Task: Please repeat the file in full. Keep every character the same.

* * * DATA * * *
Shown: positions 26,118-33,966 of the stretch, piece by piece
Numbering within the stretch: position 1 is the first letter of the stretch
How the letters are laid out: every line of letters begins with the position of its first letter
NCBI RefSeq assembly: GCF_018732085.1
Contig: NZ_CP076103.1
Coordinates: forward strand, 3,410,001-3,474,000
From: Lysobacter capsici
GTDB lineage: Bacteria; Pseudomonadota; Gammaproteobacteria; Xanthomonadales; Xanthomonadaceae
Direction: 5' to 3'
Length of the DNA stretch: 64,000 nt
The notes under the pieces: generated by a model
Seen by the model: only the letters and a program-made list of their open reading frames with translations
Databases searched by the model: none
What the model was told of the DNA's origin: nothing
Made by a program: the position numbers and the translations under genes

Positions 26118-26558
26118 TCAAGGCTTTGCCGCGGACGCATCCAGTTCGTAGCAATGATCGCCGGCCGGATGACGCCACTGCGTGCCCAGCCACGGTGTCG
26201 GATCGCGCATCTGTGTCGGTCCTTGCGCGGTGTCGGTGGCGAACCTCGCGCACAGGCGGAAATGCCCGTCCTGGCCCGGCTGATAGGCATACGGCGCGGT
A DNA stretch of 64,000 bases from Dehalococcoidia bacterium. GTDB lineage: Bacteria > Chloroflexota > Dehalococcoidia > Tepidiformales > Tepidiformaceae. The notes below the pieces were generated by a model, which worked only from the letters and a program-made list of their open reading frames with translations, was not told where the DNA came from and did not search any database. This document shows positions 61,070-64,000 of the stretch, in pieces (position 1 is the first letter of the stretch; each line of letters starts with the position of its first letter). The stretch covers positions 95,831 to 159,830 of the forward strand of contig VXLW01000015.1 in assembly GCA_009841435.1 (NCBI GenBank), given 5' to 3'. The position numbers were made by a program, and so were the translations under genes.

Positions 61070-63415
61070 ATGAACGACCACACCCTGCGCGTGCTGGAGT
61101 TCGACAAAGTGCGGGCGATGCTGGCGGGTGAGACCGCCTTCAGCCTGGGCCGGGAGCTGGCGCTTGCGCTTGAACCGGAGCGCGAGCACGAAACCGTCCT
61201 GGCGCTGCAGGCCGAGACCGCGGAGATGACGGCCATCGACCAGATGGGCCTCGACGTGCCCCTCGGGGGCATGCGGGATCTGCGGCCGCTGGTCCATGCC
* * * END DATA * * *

Shown: positions 26,118-33,966 of the stretch, piece by piece
Numbering within the stretch: position 1 is the first letter of the stretch
How the letters are laid out: every line of letters begins with the position of its first letter
NCBI RefSeq assembly: GCF_018732085.1
Contig: NZ_CP076103.1
Coordinates: forward strand, 3,410,001-3,474,000
From: Lysobacter capsici
GTDB lineage: Bacteria; Pseudomonadota; Gammaproteobacteria; Xanthomonadales; Xanthomonadaceae
Direction: 5' to 3'
Length of the DNA stretch: 64,000 nt
The notes under the pieces: generated by a model
Seen by the model: only the letters and a program-made list of their open reading frames with translations
Databases searched by the model: none
What the model was told of the DNA's origin: nothing
Made by a program: the position numbers and the translations under genes

Positions 26118-26558
26118 TCAAGGCTTTGCCGCGGACGCATCCAGTTCGTAGCAATGATCGCCGGCCGGATGACGCCACTGCGTGCCCAGCCACGGTGTCG
26201 GATCGCGCATCTGTGTCGGTCCTTGCGCGGTGTCGGTGGCGAACCTCGCGCACAGGCGGAAATGCCCGTCCTGGCCCGGCTGATAGGCATACGGCGCGGT
A DNA stretch of 64,000 bases from Dehalococcoidia bacterium. GTDB lineage: Bacteria > Chloroflexota > Dehalococcoidia > Tepidiformales > Tepidiformaceae. The notes below the pieces were generated by a model, which worked only from the letters and a program-made list of their open reading frames with translations, was not told where the DNA came from and did not search any database. This document shows positions 61,070-64,000 of the stretch, in pieces (position 1 is the first letter of the stretch; each line of letters starts with the position of its first letter). The stretch covers positions 95,831 to 159,830 of the forward strand of contig VXLW01000015.1 in assembly GCA_009841435.1 (NCBI GenBank), given 5' to 3'. The position numbers were made by a program, and so were the translations under genes.

Positions 61070-63415
61070 ATGAACGACCACACCCTGCGCGTGCTGGAGT
61101 TCGACAAAGTGCGGGCGATGCTGGCGGGTGAGACCGCCTTCAGCCTGGGCCGGGAGCTGGCGCTTGCGCTTGAACCGGAGCGCGAGCACGAAACCGTCCT
61201 GGCGCTGCAGGCCGAGACCGCGGAGATGACGGCCATCGACCAGATGGGCCTCGACGTGCCCCTCGGGGGCATGCGGGATCTGCGGCCGCTGGTCCATGCC